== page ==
Grey vs Black Body

What is a blackbody? What is a greybody? Here are answers:

As a model of blackbody radiation I consider in Mathematical Physics of Blackbody Radiation and Computational Blackbody Radiation a wave equation expressing force balance:

• $U_{tt} - U_{xx} - \gamma U_{ttt} - \delta^2U_{xxt} = f$

where the subindices indicate differentiation with respect to space $x$ and time $t$, and

1. $U_{tt} - U_{xx}$ is out-of-equlibrium force of a vibrating string with displacement $U$,
2. $- \gamma U_{ttt}$ is Abraham-Lorentz (radiation reaction) force with $\gamma$ a small positive parameter,
3. $- \delta^2U_{xxt}$ is a friction force acting on frequencies larger than the cut-off frequency $\frac{T}{h}$ and then contributing to internal heating,
4. $\delta =\frac{h}{T}$ is a smallest coordination length with $h$ a measure of finite precision,
5. $T$ is the common energy/temperature of each frequency of the vibrating string,
6. $f$ is exterior forcing.

This model with $\delta =0$ is essentially the starting point also for Planck in his classical proof completed by resorting to statistics of quanta: A system of resonators $U$ in resonance with an exterior forcing $f$.

The model is specified by the parameters $\gamma$ and $h$. It is shown in Universality of Blackbody Radiation that all blackbodies can be assumed to have the same value of the radiation coefficient $\gamma$ and the cut-off ($h$),  given as the values of a chosen reference blackbody.

Stationary periodic solutions $U$ satisfy the energy balance

• $R + H = F$ with
• $R=\int\gamma U_{tt}^2dxdt$
• $H = \int \delta^2 U_{xt}^2dxdt$
• $F=\int f^2dxdt$

which expresses that all incident radiation $F$ is absorbed and is either re-emitted as radiation $R$ or stored as internal energy from heating $H$ with a switch from $R$ to $H$ at the cut-off frequency. We here assume that all frequencies have the same temperature $T$ defined as $T =\int U_{\nu ,t}^2dxdt$ where $U_{\nu}$ is the amplitude of frequency $\nu$.

We now consider a body $\bar B$ defined by $\bar\gamma$ and $\bar h$ with temperature $\bar T$ calibrated so that $\bar T = T$ in radiative equilibrium with a reference blackbody $B$.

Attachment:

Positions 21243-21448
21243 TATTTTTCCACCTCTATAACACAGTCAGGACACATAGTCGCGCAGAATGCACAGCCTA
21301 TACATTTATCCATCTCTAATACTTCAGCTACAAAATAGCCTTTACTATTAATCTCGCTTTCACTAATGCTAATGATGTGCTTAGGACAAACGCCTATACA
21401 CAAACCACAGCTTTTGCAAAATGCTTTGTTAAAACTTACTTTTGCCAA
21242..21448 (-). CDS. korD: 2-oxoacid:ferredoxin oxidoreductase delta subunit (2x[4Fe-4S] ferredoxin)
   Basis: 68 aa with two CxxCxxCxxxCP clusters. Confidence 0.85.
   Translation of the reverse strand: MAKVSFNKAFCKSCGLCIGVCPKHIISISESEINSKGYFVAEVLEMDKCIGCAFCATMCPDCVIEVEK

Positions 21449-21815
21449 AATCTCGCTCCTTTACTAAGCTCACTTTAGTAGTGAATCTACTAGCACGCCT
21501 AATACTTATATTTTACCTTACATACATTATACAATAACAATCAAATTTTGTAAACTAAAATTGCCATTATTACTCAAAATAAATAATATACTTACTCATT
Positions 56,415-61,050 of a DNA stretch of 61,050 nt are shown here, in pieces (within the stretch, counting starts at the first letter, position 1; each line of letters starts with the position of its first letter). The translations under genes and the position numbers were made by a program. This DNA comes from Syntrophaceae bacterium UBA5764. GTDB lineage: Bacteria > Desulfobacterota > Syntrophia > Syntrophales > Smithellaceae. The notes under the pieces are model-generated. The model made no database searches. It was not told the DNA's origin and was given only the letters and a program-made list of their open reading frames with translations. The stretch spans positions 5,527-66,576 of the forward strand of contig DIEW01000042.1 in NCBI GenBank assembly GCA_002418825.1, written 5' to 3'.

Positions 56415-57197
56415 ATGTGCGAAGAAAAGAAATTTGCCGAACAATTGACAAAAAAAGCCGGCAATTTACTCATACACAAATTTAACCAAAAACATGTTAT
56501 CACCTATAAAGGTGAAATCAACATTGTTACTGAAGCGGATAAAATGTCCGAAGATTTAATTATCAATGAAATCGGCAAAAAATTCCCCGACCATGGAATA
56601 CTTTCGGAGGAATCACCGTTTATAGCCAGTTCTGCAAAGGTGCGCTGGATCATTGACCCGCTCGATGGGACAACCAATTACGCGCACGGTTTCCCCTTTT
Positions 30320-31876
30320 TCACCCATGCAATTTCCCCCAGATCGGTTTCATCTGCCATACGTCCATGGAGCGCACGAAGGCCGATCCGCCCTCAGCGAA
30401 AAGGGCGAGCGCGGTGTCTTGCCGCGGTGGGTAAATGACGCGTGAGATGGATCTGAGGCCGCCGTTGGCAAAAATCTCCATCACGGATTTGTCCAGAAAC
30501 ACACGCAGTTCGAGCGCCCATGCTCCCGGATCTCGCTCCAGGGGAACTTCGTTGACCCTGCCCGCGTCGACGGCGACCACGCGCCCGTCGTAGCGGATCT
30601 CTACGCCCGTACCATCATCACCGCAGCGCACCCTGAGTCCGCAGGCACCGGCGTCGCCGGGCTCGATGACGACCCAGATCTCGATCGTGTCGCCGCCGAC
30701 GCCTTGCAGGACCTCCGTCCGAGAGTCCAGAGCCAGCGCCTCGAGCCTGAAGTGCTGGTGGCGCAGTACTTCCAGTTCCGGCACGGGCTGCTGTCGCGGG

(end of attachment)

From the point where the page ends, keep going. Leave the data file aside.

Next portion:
Energy balance (below cut-off)  can be expressed as

• $\bar\gamma \bar T =\bar\alpha\gamma T$

where $\bar\alpha$ is a coefficient of absorptivity of $\bar B$, assuming both bodies follow Planck’s Law with radiation per unit frequency for $B$ given by $\gamma T\nu^2$.

We ask a blackbody to have maximal emissivity = absorptivity and we thus must have $\bar\alpha\le 1$ and $\bar\gamma\le\gamma$ reflecting that a blackbody is has maximal $\gamma$ and cut-off (minimal $h$).

A body $\bar B$ with $\bar\gamma <\bar\gamma$ will then be termed  greybody defined by the coefficient of absorptivity

• $\bar\alpha =\frac{\bar\gamma}{\gamma}<1$

and will have a coefficient of emissivity $\bar\epsilon =\bar\alpha$.

A greybody $\bar B$ thus interacts thorough a reduced force $\bar f=\sqrt{\bar\alpha} f$ with a blackbody $B$ with full force $f$. We thus obtain a connection through the factor $\sqrt{\bar\alpha}$ between force interaction and absorptivity.

The spectrum of a greybody is dominated by the spectrum of a blackbody, here expressed as the coefficient $\bar\alpha =\bar\epsilon$. A greybody at a given temperature may have a radiation spectrum of a blackbody of lower temperature as illustrated in the above figure.

All blackbodies will thus have the same unique  maximal spectrum which dominates the spectrum of a greybody.